A New World Standard for Ocean Research
Our climate is changing — of this we are sure. Marine life survival is becoming uncertain due to overfishing and changing migration patterns. Animals such as polar bears are becoming visibly anxious as their habitats begin to melt. Oceans are becoming warmer; the polar ice caps are melting.
The alarming thing is that we don't really know why. Information from beneath the sea's surface is very limited, despite the fact that continued human survival is directly linked to stable oceanic life.
The Ocean Tracking Network (OTN), a $168-million conservation project, will put an end to this knowledge void. With it, thousands of marine animals around the world — from fish to birds to polar bears — will be tracked using acoustic telemetry technology. At the same time, we will be building a record of climate change — data that can be analyzed and then applied.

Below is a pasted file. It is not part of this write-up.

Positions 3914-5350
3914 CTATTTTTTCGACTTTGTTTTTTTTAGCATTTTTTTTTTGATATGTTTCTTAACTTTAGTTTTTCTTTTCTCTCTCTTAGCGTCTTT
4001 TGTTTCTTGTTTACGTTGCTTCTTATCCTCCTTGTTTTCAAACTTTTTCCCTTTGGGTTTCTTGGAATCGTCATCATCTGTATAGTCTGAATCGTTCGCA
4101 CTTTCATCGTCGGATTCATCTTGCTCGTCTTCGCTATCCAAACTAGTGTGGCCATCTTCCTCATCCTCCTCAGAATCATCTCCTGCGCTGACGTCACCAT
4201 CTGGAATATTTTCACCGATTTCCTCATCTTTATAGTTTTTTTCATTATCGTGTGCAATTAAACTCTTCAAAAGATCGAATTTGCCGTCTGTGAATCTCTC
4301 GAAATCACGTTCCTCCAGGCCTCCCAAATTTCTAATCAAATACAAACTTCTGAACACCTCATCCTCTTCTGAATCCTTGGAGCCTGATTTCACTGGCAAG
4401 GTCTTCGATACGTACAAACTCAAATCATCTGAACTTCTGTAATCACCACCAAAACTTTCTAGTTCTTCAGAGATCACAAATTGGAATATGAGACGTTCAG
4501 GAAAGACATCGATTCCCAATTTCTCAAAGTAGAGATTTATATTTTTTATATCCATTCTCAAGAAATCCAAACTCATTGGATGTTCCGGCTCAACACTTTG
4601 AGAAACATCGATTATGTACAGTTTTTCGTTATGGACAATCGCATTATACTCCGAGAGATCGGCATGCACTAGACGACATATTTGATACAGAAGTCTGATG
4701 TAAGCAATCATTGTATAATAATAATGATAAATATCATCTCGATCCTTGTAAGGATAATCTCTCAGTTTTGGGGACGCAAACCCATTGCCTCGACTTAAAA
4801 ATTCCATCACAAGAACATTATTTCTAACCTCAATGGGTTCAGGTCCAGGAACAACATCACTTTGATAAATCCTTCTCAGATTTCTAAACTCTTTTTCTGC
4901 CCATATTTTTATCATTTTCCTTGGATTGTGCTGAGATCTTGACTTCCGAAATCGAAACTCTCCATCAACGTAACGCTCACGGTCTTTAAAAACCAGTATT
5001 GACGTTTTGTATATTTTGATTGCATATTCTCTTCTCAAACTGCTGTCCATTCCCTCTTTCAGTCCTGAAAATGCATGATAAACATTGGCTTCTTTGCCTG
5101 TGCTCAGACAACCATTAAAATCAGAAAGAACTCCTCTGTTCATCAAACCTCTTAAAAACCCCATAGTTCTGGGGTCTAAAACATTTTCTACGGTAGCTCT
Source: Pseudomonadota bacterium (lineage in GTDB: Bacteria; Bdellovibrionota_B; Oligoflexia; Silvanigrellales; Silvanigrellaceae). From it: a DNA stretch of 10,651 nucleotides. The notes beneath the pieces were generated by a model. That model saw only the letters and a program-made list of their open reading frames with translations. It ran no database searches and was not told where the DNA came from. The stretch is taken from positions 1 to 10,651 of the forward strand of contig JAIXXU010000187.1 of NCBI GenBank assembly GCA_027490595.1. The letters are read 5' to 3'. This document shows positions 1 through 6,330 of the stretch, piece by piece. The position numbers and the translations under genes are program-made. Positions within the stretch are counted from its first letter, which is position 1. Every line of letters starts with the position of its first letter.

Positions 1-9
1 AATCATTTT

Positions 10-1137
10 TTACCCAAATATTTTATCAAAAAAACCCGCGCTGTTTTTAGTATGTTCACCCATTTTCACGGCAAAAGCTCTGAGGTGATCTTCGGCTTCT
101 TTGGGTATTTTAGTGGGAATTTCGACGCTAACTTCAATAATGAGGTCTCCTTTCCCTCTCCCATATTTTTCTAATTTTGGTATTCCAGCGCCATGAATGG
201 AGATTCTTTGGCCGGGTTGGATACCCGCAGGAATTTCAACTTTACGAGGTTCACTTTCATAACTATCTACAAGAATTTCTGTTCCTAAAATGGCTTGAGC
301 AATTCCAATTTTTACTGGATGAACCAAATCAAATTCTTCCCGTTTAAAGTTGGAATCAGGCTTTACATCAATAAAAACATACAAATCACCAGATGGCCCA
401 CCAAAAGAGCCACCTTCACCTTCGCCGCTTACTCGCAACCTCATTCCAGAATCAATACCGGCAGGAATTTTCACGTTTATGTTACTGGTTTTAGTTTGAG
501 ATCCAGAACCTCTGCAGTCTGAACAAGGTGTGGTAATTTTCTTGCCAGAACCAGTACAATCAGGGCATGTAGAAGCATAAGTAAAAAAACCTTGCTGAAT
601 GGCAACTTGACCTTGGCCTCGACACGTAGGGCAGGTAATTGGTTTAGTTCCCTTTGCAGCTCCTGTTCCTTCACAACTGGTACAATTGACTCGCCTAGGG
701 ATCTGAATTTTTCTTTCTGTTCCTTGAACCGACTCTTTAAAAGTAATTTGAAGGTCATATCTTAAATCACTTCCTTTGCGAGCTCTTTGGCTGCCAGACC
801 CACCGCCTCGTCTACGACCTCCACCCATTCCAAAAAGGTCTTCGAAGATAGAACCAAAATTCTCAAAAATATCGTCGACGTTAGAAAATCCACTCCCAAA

Headquartered at Dalhousie University, OTN unites leading ocean scientists around the globe. OTN is conducting the world's most comprehensive and revolutionary examination of marine life and ocean conditions, and how they are changing as the earth warms. OTN data will lead to a global standard for ocean management in a way never before possible.